Cuban “self-employment”

repair shops



retail trade

Nonagricultural moonlighting

exists during classical period on a very limited basis but becomes very common during the reform period

Private firm with hired labor

mostly small where allowed at all

not allowed in Cuba

other property forms on the border between public and private
Other Property Forms on the Border Between Public and Private
  • Leasing state property or management contracts
    • private entity enters into contract with the state to run enterprise using state property
      • Spanish hotel chain Sol Meliá has a contract to manage the Hotel Havana Libre
Joint enterprises

ownership shared between state and private entity

a major form of foreign investment in Cuba today

on foreign investment in Cuba, see

an interesting kind of state-private ownership is China’s township and village enterprises

for the most part private firms that have special (preferential) status because they formally have village ownership

a major factor in China’s transition

other private sector incomes
Other PrivateSector Incomes
  • Income from property
    • interest on state bank accounts
      • more possibilities become available
    • interest on bonds issued by the state or SOEs
    • money lending
    • profits from money invested in a private enterprise
    • leasing land
mechanisms of expansion
Mechanisms of Expansion
  • Two mechanisms
    • spontaneous privatization
      • new business activities started up in the private sector
    • conversion of state property and state production activity to private sector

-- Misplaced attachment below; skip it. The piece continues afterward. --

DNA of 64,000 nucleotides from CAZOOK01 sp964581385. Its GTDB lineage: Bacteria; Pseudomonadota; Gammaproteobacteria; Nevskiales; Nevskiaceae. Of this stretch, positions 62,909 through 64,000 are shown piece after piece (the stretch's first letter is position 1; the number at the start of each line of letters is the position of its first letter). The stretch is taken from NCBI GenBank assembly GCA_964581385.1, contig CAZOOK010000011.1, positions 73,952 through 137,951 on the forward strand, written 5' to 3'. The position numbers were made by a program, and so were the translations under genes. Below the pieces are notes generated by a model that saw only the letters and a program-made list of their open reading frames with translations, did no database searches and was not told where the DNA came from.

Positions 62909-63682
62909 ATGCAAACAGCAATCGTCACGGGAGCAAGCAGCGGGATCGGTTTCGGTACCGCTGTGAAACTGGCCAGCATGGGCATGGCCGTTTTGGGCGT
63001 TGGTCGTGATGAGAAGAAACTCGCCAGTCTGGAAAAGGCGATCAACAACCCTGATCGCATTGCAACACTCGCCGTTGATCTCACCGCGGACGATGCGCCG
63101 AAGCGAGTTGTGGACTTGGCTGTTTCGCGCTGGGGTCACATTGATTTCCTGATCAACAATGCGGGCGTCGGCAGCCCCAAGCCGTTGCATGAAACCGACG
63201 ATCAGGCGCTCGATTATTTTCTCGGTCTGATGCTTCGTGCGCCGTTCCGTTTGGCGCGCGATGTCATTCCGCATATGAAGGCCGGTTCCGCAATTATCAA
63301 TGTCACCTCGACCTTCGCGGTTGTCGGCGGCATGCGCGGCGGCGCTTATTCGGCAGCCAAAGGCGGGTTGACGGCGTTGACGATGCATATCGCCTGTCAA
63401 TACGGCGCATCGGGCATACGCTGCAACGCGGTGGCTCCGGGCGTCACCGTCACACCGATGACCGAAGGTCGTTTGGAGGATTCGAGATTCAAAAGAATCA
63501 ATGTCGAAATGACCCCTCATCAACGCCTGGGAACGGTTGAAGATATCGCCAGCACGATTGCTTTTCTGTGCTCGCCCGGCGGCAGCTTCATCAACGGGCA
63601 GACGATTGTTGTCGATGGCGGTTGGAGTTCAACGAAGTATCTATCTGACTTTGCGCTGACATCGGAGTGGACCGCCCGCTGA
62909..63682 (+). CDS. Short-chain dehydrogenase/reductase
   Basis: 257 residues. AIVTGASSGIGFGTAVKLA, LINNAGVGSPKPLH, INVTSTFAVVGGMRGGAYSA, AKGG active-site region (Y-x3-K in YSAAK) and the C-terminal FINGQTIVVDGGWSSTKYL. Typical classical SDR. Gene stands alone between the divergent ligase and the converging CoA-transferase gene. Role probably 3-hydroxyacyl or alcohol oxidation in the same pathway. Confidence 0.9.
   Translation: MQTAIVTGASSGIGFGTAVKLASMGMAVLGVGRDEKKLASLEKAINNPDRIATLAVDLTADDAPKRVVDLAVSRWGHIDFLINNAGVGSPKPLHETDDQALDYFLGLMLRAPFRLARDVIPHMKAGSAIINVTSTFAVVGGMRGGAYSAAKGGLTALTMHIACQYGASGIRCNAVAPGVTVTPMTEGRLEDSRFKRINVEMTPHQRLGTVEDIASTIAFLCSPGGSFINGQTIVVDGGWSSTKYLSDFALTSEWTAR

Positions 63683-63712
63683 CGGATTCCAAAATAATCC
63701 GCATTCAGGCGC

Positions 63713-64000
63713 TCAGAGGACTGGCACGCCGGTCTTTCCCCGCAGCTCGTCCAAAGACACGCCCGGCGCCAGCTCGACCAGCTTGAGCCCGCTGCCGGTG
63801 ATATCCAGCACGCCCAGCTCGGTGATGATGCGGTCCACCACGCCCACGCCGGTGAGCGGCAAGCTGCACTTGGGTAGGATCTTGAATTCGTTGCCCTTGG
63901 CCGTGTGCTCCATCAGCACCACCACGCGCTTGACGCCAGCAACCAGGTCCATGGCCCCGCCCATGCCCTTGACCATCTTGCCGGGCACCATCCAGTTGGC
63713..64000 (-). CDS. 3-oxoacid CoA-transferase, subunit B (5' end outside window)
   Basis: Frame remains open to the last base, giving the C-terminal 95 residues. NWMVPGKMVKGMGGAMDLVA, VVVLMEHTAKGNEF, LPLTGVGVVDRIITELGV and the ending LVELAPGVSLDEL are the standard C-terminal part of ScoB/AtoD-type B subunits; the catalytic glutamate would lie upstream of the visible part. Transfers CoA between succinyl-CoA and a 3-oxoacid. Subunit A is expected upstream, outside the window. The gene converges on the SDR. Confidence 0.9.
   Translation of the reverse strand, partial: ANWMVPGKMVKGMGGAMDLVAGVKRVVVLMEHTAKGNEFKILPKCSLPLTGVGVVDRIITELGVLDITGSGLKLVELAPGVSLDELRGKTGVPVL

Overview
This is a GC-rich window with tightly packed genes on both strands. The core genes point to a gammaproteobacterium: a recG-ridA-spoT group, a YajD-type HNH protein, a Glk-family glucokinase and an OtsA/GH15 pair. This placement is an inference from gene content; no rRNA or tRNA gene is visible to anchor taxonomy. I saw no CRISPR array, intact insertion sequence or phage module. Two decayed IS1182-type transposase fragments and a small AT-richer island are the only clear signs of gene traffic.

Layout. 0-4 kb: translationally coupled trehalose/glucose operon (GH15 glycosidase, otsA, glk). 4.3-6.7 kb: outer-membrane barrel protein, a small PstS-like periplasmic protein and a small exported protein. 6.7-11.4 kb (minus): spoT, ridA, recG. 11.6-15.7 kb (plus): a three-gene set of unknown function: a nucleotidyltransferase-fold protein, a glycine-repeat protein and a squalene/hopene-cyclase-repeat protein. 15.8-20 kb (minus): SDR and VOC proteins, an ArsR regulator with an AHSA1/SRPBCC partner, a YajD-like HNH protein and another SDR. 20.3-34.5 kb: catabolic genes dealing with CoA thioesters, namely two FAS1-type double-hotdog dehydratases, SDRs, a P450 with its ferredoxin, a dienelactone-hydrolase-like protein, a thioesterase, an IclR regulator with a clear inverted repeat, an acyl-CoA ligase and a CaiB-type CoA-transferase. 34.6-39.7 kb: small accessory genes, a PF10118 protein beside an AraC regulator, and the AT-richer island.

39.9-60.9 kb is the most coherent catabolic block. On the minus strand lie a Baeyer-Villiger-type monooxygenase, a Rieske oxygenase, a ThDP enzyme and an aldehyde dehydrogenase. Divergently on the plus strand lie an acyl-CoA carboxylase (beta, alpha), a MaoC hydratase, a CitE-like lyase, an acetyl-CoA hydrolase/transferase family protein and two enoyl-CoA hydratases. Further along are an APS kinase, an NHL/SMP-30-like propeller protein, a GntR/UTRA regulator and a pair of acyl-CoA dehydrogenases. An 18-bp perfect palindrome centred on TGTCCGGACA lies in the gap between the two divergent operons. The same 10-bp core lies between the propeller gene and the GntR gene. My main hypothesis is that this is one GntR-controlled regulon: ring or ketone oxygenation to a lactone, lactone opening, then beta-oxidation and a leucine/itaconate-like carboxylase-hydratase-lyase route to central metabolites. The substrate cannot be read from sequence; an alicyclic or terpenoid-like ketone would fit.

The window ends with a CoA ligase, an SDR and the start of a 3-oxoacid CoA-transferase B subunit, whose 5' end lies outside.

• sale, auction, or giving away of SOEs
      • conversion of Chinese communes to households responsibility
For the most part, the private sector expands through spontaneous privatization during the reform period

Chinese agricultural reform being the major exception

Conversion of state property becomes much more important during the post-socialist period

private ownership and socialist ideology
Private Ownershipand Socialist Ideology
  • Essentially incompatible
    • basic tenant of Marx that private ownership is to be eliminated
    • socialists have a great antipathy toward private ownership
      • source of exploitation
      • source of unequal incomes and the unjust privileges of the wealthy
      • income from ownership is “unearned”
To a socialist, elimination of private ownership is a moral victory worth the sacrifice of efficiency

This is a huge dilemma during the reform period

results in some very schizophrenic behavior by the bureaucracy

Cuba’s Special Period

Rationalizations made to reconcile expansion of private sector with ideological antipathy toward it

small-scale production proclaimed essentially socialist in nature

but where is the line drawn between small and large?

inevitably, the most successful grow and become large scale

they grow up to become capitalists, just as Lenin warned

the successful then find themselves vulnerable to being taken over by the state

as happens in Cuba constantly unless the owner is rich enough to bribe his way out of it